Although written before the recent dramatic developments in North Africa and the Middle East, McLure provides a good analysis of the situation in sub-Saharan Africa.
His article quotes me as follows:
Even in countries such as Kenya and Ivory Coast, which experienced decades of stability after independence, ethnic tensions have led to political crises in recent years. “Ethnicity is holding its own as a potent political force in Africa,” says David Shinn, a former U.S. ambassador to Burkina Faso and Ethiopia. “Few African countries have managed to overcome this scourge.”For my complete response written early last December to McClure’s questions, see below:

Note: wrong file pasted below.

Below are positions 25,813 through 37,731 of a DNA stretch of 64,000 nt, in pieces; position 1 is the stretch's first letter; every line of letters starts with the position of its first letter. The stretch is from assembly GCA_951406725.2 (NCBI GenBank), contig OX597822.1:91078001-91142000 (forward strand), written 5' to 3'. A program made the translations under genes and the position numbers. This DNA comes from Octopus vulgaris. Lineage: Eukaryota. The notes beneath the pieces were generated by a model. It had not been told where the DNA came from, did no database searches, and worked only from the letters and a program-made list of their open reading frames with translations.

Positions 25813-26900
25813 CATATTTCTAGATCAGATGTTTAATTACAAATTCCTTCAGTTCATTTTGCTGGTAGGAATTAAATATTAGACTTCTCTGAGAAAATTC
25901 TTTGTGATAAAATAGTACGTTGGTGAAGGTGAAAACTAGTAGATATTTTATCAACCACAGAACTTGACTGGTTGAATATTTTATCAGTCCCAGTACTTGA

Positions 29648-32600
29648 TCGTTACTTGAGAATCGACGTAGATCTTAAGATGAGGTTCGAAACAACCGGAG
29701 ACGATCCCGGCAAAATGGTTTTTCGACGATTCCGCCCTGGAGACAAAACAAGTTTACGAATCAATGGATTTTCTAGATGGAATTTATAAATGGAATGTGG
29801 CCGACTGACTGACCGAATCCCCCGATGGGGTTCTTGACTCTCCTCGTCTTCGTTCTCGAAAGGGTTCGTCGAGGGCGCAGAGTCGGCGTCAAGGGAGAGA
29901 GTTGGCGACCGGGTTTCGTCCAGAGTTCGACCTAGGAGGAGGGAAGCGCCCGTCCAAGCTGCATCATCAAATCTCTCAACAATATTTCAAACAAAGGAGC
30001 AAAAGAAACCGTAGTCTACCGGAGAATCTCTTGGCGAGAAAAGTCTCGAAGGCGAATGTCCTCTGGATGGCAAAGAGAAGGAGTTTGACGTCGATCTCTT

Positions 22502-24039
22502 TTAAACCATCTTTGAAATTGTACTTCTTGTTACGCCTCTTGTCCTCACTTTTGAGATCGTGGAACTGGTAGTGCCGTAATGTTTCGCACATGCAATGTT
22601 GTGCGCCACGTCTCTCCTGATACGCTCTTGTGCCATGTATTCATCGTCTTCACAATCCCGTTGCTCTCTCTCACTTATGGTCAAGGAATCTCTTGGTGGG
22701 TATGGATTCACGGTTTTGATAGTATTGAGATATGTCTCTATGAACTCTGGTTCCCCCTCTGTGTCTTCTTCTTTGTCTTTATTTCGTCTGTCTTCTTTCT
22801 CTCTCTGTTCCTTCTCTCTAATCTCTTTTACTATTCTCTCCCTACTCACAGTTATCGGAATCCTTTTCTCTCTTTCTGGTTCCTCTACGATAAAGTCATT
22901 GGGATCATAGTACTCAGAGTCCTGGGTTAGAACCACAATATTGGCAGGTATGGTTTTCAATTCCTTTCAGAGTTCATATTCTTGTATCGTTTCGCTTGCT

A key test of the resource curse will be Ghana, a democratic country with a much larger and more diverse population than Botswana. Ghana began pumping offshore oil from its Jubilee field in December. Flanking Ivory Coast on the east, Ghana has functioned as a democracy for nearly two decades and peacefully transferred power between rival parties in 2000 and 2008. Though corruption is a problem, the country is considered less corrupt than more developed countries like Italy, Thailand and Brazil according to Transparency International. “Ghana is an important test case if it can be the first in Africa to maintain relatively democratic government and avoid the oil curse,” says ambassador Shinn.
“Enlightened African leaders will spur democratic reforms,” says Shinn, the longtime U.S. African diplomat. “Without enlightened leadership that really believes in democratic principles, I doubt there will be much improvement. Too many leaders are interested in remaining in power at any cost.”
Democracy in Africa